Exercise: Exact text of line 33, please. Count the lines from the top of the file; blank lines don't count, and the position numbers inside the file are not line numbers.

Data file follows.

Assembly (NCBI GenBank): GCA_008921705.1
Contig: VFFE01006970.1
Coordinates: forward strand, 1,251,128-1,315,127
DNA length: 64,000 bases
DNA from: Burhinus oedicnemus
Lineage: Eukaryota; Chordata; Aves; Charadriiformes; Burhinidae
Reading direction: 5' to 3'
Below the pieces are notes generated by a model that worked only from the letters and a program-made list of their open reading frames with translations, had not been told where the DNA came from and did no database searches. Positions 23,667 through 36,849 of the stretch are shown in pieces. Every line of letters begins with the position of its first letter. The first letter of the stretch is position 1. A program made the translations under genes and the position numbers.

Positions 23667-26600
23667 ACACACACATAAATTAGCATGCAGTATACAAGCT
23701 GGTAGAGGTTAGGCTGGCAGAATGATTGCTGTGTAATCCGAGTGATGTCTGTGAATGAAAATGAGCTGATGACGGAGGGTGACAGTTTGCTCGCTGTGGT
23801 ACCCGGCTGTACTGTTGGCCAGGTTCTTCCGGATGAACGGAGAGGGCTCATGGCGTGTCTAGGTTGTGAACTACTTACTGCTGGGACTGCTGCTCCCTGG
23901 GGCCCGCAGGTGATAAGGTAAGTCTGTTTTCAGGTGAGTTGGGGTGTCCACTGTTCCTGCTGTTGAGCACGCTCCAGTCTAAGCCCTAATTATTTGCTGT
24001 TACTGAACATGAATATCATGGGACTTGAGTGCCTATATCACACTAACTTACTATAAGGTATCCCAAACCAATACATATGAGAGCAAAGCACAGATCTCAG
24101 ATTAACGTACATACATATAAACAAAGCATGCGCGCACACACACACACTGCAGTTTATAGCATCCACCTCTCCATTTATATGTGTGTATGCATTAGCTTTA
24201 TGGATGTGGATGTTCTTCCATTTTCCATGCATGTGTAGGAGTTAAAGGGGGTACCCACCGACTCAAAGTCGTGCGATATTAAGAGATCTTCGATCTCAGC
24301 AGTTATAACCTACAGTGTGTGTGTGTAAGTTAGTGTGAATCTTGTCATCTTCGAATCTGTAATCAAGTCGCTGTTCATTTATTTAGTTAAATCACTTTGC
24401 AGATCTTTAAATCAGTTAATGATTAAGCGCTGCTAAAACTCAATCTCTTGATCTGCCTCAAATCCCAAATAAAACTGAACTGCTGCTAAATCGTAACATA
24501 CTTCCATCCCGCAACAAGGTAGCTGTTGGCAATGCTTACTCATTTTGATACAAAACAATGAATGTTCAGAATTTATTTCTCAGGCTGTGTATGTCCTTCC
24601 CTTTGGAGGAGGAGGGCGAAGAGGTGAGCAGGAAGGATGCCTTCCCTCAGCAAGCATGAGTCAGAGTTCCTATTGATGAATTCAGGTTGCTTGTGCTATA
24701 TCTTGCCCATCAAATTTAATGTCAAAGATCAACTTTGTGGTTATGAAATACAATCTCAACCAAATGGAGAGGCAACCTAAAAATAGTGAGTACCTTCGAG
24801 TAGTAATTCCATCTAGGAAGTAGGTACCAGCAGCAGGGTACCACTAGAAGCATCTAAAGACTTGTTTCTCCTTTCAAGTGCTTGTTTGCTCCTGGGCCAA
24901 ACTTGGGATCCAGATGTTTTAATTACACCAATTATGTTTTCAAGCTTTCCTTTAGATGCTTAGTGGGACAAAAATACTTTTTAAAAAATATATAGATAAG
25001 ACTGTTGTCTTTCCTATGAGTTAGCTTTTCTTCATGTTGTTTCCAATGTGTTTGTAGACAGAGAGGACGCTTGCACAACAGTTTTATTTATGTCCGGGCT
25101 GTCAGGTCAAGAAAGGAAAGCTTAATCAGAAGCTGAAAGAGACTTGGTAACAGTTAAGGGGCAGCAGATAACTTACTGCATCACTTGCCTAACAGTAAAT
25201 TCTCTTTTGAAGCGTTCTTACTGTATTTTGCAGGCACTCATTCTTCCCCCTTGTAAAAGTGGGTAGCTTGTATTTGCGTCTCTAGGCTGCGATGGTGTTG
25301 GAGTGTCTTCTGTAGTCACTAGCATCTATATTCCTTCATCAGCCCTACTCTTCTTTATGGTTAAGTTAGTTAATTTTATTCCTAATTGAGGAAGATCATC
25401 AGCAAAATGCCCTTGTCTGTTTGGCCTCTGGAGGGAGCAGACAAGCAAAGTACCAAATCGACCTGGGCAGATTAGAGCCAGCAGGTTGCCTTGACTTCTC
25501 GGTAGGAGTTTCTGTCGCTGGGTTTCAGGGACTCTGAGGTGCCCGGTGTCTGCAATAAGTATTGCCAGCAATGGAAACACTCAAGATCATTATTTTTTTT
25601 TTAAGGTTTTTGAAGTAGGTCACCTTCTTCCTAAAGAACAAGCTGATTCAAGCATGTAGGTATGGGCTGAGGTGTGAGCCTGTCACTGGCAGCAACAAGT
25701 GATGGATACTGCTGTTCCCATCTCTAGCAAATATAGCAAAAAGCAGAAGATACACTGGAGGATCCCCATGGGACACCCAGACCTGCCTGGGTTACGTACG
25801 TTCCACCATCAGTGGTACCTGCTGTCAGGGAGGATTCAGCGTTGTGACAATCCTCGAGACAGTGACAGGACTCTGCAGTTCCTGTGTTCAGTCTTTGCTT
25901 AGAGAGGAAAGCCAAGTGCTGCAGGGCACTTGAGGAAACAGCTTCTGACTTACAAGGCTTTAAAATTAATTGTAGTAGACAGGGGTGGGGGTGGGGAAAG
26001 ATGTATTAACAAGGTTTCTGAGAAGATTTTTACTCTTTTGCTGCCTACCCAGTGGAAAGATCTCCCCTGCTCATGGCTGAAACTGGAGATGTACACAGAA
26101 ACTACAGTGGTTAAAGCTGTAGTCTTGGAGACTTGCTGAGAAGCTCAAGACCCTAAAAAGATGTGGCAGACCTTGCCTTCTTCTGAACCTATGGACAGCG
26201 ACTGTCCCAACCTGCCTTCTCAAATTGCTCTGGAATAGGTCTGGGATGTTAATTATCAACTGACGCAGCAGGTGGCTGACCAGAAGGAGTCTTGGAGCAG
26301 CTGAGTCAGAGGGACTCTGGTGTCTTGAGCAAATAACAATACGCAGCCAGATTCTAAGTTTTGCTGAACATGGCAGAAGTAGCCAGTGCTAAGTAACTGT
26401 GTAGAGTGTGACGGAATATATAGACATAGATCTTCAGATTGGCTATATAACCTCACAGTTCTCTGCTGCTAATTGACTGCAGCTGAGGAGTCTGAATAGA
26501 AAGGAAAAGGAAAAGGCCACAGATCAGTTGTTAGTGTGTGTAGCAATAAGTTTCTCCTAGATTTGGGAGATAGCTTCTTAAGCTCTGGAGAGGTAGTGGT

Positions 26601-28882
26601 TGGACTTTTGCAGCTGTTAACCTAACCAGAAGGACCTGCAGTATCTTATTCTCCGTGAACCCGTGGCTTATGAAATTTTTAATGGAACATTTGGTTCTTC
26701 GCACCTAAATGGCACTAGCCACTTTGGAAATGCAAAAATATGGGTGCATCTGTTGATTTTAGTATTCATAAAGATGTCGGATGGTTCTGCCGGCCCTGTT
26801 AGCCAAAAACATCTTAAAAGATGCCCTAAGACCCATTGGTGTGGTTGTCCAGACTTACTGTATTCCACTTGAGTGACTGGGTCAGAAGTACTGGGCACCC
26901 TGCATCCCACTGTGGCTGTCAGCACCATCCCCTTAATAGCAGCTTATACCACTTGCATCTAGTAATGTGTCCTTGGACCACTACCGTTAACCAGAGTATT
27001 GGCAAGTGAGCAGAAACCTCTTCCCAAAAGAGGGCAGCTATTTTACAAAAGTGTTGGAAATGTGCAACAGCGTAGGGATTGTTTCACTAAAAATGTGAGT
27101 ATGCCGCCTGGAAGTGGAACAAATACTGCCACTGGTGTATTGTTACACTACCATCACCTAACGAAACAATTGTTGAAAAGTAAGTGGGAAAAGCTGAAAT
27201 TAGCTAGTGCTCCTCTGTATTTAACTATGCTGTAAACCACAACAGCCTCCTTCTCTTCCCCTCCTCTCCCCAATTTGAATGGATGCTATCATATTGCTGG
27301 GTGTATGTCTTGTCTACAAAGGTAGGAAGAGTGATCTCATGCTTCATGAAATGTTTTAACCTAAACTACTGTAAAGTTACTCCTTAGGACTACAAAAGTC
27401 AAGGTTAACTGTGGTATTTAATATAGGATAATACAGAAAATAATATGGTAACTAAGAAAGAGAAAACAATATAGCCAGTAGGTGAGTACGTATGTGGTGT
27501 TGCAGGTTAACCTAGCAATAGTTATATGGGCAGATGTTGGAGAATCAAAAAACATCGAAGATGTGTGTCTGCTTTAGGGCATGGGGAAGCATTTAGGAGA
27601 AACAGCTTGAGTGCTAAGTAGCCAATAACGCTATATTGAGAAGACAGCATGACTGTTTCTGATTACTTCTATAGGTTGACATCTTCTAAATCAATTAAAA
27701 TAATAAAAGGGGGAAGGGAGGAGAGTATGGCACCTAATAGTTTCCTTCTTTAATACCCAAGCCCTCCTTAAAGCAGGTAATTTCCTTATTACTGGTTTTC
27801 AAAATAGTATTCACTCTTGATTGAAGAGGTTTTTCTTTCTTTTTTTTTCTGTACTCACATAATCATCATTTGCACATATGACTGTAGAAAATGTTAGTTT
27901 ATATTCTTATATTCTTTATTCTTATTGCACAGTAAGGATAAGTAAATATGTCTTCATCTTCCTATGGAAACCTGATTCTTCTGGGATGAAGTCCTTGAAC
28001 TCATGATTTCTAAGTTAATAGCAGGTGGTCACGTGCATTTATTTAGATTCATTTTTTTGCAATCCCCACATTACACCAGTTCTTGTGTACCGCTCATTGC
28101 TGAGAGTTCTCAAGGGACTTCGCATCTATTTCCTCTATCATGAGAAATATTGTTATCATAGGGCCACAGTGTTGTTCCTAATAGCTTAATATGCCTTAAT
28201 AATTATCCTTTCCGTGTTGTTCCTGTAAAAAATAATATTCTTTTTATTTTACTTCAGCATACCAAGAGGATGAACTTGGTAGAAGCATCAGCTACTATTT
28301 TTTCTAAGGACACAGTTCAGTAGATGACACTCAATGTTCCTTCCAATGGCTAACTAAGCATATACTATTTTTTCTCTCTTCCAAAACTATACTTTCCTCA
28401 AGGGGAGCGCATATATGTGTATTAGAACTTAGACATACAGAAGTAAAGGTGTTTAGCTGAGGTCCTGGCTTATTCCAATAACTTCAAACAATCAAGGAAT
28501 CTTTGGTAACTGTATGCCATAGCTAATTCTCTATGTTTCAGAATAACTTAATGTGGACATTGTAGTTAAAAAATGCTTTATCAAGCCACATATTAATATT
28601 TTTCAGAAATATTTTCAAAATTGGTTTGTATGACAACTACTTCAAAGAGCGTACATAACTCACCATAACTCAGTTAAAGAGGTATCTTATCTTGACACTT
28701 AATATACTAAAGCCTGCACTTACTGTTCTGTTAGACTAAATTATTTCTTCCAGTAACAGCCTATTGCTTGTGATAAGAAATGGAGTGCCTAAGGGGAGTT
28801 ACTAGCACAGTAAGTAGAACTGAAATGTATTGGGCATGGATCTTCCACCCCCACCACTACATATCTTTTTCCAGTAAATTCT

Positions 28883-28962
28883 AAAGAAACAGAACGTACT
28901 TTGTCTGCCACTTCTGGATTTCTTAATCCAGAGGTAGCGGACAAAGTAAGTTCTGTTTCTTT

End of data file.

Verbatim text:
25901 AGAGAGGAAAGCCAAGTGCTGCAGGGCACTTGAGGAAACAGCTTCTGACTTACAAGGCTTTAAAATTAATTGTAGTAGACAGGGGTGGGGGTGGGGAAAG